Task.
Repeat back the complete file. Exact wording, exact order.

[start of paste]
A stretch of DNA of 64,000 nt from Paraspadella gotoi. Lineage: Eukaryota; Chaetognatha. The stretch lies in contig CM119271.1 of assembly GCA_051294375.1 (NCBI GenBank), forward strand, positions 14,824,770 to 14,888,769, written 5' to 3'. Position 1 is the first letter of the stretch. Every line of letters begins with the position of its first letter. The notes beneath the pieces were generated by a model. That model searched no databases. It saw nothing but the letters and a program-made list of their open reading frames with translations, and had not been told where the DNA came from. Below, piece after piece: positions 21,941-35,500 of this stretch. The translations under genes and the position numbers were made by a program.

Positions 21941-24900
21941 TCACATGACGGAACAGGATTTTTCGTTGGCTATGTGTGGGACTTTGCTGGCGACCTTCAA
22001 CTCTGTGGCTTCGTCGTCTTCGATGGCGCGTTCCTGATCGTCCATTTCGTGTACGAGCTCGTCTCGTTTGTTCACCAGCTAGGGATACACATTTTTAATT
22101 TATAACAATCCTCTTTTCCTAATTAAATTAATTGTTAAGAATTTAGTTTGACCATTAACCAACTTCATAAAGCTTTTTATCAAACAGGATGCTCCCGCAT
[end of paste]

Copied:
A stretch of DNA of 64,000 nt from Paraspadella gotoi. Lineage: Eukaryota; Chaetognatha. The stretch lies in contig CM119271.1 of assembly GCA_051294375.1 (NCBI GenBank), forward strand, positions 14,824,770 to 14,888,769, written 5' to 3'. Position 1 is the first letter of the stretch. Every line of letters begins with the position of its first letter. The notes beneath the pieces were generated by a model. That model searched no databases. It saw nothing but the letters and a program-made list of their open reading frames with translations, and had not been told where the DNA came from. Below, piece after piece: positions 21,941-35,500 of this stretch. The translations under genes and the position numbers were made by a program.

Positions 21941-24900
21941 TCACATGACGGAACAGGATTTTTCGTTGGCTATGTGTGGGACTTTGCTGGCGACCTTCAA
22001 CTCTGTGGCTTCGTCGTCTTCGATGGCGCGTTCCTGATCGTCCATTTCGTGTACGAGCTCGTCTCGTTTGTTCACCAGCTAGGGATACACATTTTTAATT
22101 TATAACAATCCTCTTTTCCTAATTAAATTAATTGTTAAGAATTTAGTTTGACCATTAACCAACTTCATAAAGCTTTTTATCAAACAGGATGCTCCCGCAT